10 In that day, says the LORD,
I will cut off your horses from your midst,
and will destroy your chariots.
The section Micah 5:10-15 begins with the indicator of “in that day.” This clearly points to the verses that precede this section and the future prophecy of vs. 7, “Then the remnant of Jacob will be in the midst of many peoples,” and in vs. 8, “The remnant of Jacob will be among the nations.” This prophecy points to a far future period simply described as “in that day.” This “day” as has been seen within the context of Micah chapter 5, is the establishment of the messianic kingdom by the “this one” vs. 5a who will finally bring peace to God’s covenant people. This “one” can only be the returning Messiah who will be “great to the ends of the earth,” vs. 4b, and of whom, “of the increase of his government and of peace there will be no end.” Isaiah 9:7, and “the God of heaven will set up a kingdom which will never be destroyed, nor will its sovereignty be conquered by another people. It will break in pieces and consume all these kingdoms, and it will last forever.” Daniel 2:44.
The prophet Ezekiel provides this summary of that “day.”
“Tell them, This is what the sovereign LORD says: I will take the Israelites from among the nations where they have gone, and will gather them from all around, and bring them back into their own land. 22 Then I will make them one nation in the land, on the mountains of Israel; and one king will be king over them all. They will no more be two nations, nor will they be divided into two kingdoms any more. 23 They will no longer defile themselves with their idols and their detestable things, or with any of their rebellions. I will save them out of all their unfaithfulness in which they have sinned, and will cleanse them. So they will be my people, and I will be their God. 24 My servant David will be king over them; and they will all have one shepherd. They will also walk in my regulations, and observe my statutes, and do them. 25 They will live in the land that I have given to Jacob my servant, in which your forefathers dwelt. They will live there, they, and their children, and their children’s children forever, and David my servant will be their prince forever.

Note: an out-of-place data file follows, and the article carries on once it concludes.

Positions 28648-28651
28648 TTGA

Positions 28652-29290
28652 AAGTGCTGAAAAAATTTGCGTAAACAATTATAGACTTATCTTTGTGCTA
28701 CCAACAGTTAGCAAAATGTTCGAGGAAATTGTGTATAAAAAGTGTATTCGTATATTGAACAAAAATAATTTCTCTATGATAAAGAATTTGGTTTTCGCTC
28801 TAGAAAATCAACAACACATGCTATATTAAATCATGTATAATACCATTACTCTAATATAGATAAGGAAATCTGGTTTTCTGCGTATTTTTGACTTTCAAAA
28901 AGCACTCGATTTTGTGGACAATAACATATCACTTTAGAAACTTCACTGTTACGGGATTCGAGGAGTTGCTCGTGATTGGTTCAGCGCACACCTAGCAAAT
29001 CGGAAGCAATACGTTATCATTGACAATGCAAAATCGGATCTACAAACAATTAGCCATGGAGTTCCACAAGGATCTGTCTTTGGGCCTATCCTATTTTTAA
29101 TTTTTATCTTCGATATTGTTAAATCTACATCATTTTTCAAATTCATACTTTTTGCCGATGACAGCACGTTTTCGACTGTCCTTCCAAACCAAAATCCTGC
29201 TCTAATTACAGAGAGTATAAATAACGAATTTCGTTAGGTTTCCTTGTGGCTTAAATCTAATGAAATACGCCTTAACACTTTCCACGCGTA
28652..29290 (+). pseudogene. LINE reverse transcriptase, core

26 I will make a covenant of peace with them, it will be an everlasting covenant with them. I will settle them, and multiply them, and will set my sanctuary in the midst of them forever. 27 My dwelling also will be with them; and I will be their God, and they will be my people. 28 Then the nations will know that I am the LORD who sanctifies Israel, when my sanctuary will be in their midst forever.” Ezekiel 37:21-28
The Messiah, “in that day” according to Micah 5:10, will destroy all implements of warfare that His people have been depending on as a means of protection against their enemies. The reference to horses and chariots were terms Micah’s audience, c. 735-700 B.C., would have clearly understood as being major items that were necessary for conducting war or defending themselves from invasion from enemy nations. The fact that the Messiah would remove these items should have indicated to Micah’s audience that in a coming day they no longer will depend on implements of warfare. Their trust for safety, security and peace must only be placed in the person of their returning Messiah. A prohibition against amassing horses was given by God in Deuteronomy 17:16 which was ignored by Solomon, 1Kings 10:26-29. God’s people in the messianic kingdom could rightfully cite Psalm 20:7, “Some trust in chariots and some in horses, but we will trust in the name of the LORD our God.” (NIV). See also Isaiah 31:1. The prophet Zechariah aptly summarizes this truth,